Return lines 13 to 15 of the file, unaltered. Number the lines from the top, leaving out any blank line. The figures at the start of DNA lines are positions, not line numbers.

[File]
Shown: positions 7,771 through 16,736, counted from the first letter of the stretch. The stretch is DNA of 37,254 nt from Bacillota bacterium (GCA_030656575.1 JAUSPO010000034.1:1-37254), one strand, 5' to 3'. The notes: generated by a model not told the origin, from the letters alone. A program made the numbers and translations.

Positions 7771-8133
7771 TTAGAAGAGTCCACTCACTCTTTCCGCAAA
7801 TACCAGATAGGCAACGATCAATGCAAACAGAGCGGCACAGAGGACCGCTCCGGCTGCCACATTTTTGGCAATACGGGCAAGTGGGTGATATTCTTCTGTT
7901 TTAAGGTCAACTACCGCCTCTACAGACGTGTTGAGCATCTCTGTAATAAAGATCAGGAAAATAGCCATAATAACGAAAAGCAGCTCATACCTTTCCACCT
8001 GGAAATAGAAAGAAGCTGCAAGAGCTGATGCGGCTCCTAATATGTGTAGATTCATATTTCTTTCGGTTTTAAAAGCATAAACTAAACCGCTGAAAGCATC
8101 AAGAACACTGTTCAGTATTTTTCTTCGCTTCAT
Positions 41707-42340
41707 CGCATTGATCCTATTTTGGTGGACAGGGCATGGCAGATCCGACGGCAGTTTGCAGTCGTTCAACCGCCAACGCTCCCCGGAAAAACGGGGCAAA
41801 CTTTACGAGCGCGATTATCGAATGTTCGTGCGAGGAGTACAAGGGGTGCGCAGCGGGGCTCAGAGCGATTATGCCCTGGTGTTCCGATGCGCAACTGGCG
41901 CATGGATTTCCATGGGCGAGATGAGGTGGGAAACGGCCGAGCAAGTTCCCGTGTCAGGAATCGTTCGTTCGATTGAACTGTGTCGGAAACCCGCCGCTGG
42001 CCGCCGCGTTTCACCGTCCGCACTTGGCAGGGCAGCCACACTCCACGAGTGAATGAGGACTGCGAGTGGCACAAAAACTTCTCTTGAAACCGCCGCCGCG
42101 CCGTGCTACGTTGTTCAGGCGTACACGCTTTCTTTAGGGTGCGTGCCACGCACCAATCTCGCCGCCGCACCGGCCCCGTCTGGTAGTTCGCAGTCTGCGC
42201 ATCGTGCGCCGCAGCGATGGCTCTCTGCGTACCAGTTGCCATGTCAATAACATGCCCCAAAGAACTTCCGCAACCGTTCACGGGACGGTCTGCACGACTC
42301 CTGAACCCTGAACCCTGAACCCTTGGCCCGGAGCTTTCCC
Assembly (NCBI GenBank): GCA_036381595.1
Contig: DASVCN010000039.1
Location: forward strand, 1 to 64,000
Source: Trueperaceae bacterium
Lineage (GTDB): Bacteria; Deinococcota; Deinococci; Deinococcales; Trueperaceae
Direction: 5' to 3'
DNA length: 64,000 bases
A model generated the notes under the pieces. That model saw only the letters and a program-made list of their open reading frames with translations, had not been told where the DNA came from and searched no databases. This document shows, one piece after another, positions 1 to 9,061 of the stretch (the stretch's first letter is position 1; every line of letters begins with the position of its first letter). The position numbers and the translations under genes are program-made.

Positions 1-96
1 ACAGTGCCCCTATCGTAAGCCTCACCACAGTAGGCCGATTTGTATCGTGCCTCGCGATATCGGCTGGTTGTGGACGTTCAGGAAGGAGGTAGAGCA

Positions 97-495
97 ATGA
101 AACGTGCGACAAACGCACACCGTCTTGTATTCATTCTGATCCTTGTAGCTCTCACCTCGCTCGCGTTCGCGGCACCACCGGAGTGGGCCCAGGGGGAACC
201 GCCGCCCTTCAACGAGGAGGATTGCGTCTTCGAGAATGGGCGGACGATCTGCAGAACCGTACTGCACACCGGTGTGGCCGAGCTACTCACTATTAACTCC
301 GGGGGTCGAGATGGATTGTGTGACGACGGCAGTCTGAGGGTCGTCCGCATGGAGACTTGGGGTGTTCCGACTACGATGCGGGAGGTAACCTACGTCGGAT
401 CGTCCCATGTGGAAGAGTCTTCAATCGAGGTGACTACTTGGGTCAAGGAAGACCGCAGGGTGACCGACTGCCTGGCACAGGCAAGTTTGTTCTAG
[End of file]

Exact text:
42101 CCGTGCTACGTTGTTCAGGCGTACACGCTTTCTTTAGGGTGCGTGCCACGCACCAATCTCGCCGCCGCACCGGCCCCGTCTGGTAGTTCGCAGTCTGCGC
42201 ATCGTGCGCCGCAGCGATGGCTCTCTGCGTACCAGTTGCCATGTCAATAACATGCCCCAAAGAACTTCCGCAACCGTTCACGGGACGGTCTGCACGACTC
42301 CTGAACCCTGAACCCTGAACCCTTGGCCCGGAGCTTTCCC